Child sexual exploitation Legislation, policy and guidance

England, Northern Ireland, Scotland and Wales each have their own guidance for how professionals must respond to child abuse and protect children from harm, which includes child sexual exploitation. 

There is no specific offence of ‘child sexual exploitation’ in the UK. Instead, prosecutions can be brought under a range of offences in each nation’s legislative framework to protect children from harm. 

Below is a summary of the government policy and guidance for responding to child sexual exploitation in each nation.

Official definitions

"Sexual exploitation of children and young people under 18 involves exploitative situations, contexts and relationships where young people (or a third person or persons) receive 'something' (e.g. food, accommodation, drugs, alcohol, cigarettes, affection, gifts, money) as a result of them performing, and/or another or others performing on them, sexual activities.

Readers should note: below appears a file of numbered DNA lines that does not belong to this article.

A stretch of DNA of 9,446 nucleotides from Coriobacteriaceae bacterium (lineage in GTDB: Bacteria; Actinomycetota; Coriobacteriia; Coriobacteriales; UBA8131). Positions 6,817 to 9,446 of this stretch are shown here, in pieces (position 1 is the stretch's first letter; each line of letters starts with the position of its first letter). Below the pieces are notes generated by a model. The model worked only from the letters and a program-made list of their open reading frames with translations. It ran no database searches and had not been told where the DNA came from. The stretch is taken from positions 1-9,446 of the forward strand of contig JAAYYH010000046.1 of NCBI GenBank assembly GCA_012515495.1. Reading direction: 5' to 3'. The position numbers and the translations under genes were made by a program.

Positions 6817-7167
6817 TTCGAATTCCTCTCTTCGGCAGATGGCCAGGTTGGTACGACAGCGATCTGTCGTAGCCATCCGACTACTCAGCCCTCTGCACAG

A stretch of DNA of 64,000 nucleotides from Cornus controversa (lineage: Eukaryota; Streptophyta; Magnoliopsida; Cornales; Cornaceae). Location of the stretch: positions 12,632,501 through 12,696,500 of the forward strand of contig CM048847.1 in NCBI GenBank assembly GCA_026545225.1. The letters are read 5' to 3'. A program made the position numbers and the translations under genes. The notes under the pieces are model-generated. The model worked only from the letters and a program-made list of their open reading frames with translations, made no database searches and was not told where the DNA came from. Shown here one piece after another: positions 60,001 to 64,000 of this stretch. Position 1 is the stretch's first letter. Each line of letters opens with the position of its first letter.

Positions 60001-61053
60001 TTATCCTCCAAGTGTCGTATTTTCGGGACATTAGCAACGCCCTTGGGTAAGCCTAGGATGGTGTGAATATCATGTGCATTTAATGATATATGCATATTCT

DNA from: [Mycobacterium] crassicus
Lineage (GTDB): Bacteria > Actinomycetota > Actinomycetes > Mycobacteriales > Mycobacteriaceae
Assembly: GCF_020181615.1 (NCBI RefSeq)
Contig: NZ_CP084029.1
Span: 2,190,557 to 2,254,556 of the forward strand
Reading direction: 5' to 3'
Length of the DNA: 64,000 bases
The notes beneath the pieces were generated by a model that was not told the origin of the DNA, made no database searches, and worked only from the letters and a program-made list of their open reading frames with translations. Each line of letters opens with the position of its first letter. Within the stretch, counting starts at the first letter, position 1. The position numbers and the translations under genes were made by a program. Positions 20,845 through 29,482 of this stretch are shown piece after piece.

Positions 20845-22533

Child sexual exploitation can occur through the use of technology without the child's immediate recognition; for example being persuaded to post sexual images on the Internet/mobile phones without immediate payment or gain. In all cases, those exploiting the child/young person have power over them by virtue of their age, gender, intellect, physical strength and/or economic or other resources. Violence, coercion and intimidation are common, involvement in exploitative relationships being characterised in the main by the child or young person's limited availability of choice resulting from their social/economic and/or emotional vulnerability."

(Department for Children, Schools and Families (DCSF) and Home Office, 2009)

This definition of child sexual exploitation was created by the UK National Working Group for Sexually Exploited Children and Young People (NWG) and is used in statutory guidance for England.